Failure To Thrive: What Is It & How To Help

by | April 6, 2018

Most parents have the best intentions when it comes to what they feed their children, they endlessly research, read packaging labels and try to offer a large variety. However, some pediatricians may still label your child as failure to thrive. But what exactly does that mean and how can you help your littles?

 

First, let’s look at height and weight percentiles and what that means. Say for instance your 1 year old son is in the 60th percentile for weight, this means that 60% of 1 year old boys weigh the same or less as your son, and 40% weigh more. The same idea goes for length, if your son is in the 50th percentile for length, that means that he is of average length. Of course so much can factor into the height and weight of your child, not just diet, much of it is hereditary. If yourself and your partner are short and thin, your child may only be in the 10th percentile, which is perfectly normal considering smaller size runs in the family. Genetics, along with diseases and illnesses can be one of the many reasons for your child’s lack of weight gain or growth. Although in this article I am specifically talking about failure to thrive due to nutrition and calorie related reasons.

 

A big concern arises when an infant or child is consistently in a normal percentile range, and then suddenly drops down to a significantly lower percentage. Or, if a child is small and is not gaining weight at the normal rate and begins falling far behind. I must stress that failure to thrive can happen to any child, vegan, vegetarian or omnivore. Once your child dips down to the 5th percentile or lower, that’s when the pediatrician may diagnose your child as failure to thrive. As a parent, of course this can sound scary and make you feel awful but it’s important to remember that it can be resolved!

 

If you have a baby who is still only consuming breast milk (usually 6 months or younger), there are a few things the doctor might recommend to help boost baby’s calorie intake. For example, whether you are feeding your baby breast milk or formula, they may tell you to encourage your baby to feed more frequently. The doctor may also suggest supplementing with a high calorie formula, if you are breastfeeding, as well as consuming more healthy fats yourself. Whether you’re pumping or feeding from your breast, completely emptying one breast during a single feeding will help make sure that baby receive the fatty hind milk. It can also be helpful to seek out advice from a lactation consultant to be sure your little one has a good latch, which will be beneficial for knowing that your infant is able to receive the optimal amount of nutritious milk and not just air bubbles!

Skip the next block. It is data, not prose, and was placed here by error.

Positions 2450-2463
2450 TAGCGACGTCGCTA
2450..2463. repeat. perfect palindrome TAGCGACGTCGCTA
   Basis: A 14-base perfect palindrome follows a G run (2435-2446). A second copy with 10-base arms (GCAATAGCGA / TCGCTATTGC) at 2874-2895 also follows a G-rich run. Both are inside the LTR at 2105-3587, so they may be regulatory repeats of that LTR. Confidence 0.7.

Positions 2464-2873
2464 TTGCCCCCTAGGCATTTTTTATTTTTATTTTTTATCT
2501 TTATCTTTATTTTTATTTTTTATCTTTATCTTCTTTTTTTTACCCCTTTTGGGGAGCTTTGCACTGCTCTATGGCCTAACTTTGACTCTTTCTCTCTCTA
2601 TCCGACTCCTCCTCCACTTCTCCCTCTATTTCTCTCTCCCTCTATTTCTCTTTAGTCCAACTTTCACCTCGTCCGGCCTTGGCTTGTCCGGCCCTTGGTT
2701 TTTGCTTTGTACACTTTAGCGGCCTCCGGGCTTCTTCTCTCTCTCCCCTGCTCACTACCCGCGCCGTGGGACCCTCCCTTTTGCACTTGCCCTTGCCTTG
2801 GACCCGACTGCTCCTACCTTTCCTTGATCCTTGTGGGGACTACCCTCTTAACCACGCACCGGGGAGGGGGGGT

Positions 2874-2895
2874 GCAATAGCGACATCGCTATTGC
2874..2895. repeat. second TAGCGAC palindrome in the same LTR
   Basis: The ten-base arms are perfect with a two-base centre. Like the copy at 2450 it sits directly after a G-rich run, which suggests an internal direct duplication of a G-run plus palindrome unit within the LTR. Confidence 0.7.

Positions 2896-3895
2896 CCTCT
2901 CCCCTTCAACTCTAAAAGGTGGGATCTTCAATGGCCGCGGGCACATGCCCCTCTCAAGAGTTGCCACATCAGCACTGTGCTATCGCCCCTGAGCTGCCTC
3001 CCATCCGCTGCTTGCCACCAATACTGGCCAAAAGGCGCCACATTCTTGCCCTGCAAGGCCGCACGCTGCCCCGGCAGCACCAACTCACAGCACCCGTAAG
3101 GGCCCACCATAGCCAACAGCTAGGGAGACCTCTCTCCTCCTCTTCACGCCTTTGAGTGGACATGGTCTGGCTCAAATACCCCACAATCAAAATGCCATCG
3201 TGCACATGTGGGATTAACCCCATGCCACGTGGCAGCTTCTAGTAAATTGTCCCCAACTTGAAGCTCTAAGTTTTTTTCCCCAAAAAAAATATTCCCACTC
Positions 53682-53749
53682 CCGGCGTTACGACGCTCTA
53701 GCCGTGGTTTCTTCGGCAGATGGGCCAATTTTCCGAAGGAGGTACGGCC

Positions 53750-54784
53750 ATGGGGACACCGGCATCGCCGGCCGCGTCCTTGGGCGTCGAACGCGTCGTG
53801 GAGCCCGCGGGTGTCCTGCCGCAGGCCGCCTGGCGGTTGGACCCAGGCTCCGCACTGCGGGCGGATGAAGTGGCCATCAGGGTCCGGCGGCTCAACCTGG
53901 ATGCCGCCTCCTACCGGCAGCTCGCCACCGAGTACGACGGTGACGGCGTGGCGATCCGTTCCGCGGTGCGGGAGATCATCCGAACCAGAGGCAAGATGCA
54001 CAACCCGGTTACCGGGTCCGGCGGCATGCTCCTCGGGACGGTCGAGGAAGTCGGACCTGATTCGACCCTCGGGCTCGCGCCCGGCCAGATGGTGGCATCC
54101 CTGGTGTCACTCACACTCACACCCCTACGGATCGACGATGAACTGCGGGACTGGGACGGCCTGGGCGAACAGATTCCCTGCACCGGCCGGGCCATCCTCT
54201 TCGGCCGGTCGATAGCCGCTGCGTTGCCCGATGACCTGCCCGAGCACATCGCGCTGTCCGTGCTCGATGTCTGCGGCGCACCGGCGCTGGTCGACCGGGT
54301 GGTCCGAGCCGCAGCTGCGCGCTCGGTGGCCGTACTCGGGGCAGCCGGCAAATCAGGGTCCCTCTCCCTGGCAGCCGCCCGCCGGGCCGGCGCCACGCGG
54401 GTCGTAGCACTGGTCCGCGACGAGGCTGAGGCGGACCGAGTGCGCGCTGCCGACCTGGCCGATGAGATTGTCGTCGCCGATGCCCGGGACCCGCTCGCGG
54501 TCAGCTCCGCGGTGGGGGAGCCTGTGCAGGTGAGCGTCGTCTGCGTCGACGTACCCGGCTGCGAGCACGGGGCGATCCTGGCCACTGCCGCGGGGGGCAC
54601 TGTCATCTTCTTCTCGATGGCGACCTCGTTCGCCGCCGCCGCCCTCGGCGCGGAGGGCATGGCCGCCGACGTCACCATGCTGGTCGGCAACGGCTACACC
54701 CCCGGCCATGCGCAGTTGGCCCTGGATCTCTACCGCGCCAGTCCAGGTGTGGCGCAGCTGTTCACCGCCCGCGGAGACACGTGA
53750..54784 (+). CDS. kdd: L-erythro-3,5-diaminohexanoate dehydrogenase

If your child is eating solid foods as well as breastfeeding, it will be helpful for your to follow the breastfeeding advice above, as well as the suggestions in this paragraph regarding solids. Children are just like us, they gain weight from the same foods as we do, although we do not want them gaining weight from the wrong kind of food. So whether your child is 8 months or 18 months, eating all solids or solids as well as breast milk, incorporating the correct fats and high calorie foods will help tremendously. Avocado, walnuts, cashews, peanuts, almonds, flax seeds, sunflower seeds, hemp seeds and chia seeds are all wonderfully healthy and high in the good kind of fat! Adding avocado and chia seeds (and even coconut oil) to yummy fruit smoothies or homemade popsicles can be a delicious and fun way of sneaking those extra calories in. Various nut butters (my fav is almond!) on toast is super filling, and you can also use seed butters too, such as tahini. Making muffins using almond flour and a flax egg is another great idea, as is grinding up walnuts and sunflower seeds and sprinkling them into oatmeal. Also, who doesn’t love a good cashew cheese sauce? And it’s so versatile! There are endless ways to add foods in, the trick is finding a recipe that they will gladly eat. It’s not fun forcing food and nothing happy usually comes of it, so you may go through a little bit of trial and error before you find something that your little one will love! But don’t give up, continue to try to find ways to incorporate high calorie/high fat foods into the meals that they already enjoy eating.

 

Just because your child has been diagnosed with failure to thrive, does not mean in any way that you are neglectful parent. There is no exact reason for every child as to why they’re not gaining weight or growing as fast as other children their age. As a parent, you have been extremely responsible and attentive by being aware of your child’s growth and seeking out steps to help them thrive. You are not alone, and with the guidance of a healthcare professional or nutritionist, your little one will be just fine!

 

I grew up on the West Coast of Canada and currently live in Northern California with my amazing husband and our beautiful vegan daughter. I love researching all of the amazing benefits that go hand in hand with being plant based, so I was thrilled to find Raise Vegan and become an active writer for this inspiring team. When I’m not writing for Raise Vegan, you can find me on Instagram!

Comments

One Response to “Failure To Thrive: What Is It & How To Help”

  1. Vegan Linda
    August 3rd, 2018 @ 5:21 pm

    Even starving women in developing countries have thriving, breastfed babies. Failure to thrive can be a cause of B12 malabsorption which occurs in meat eaters and vegans alike.

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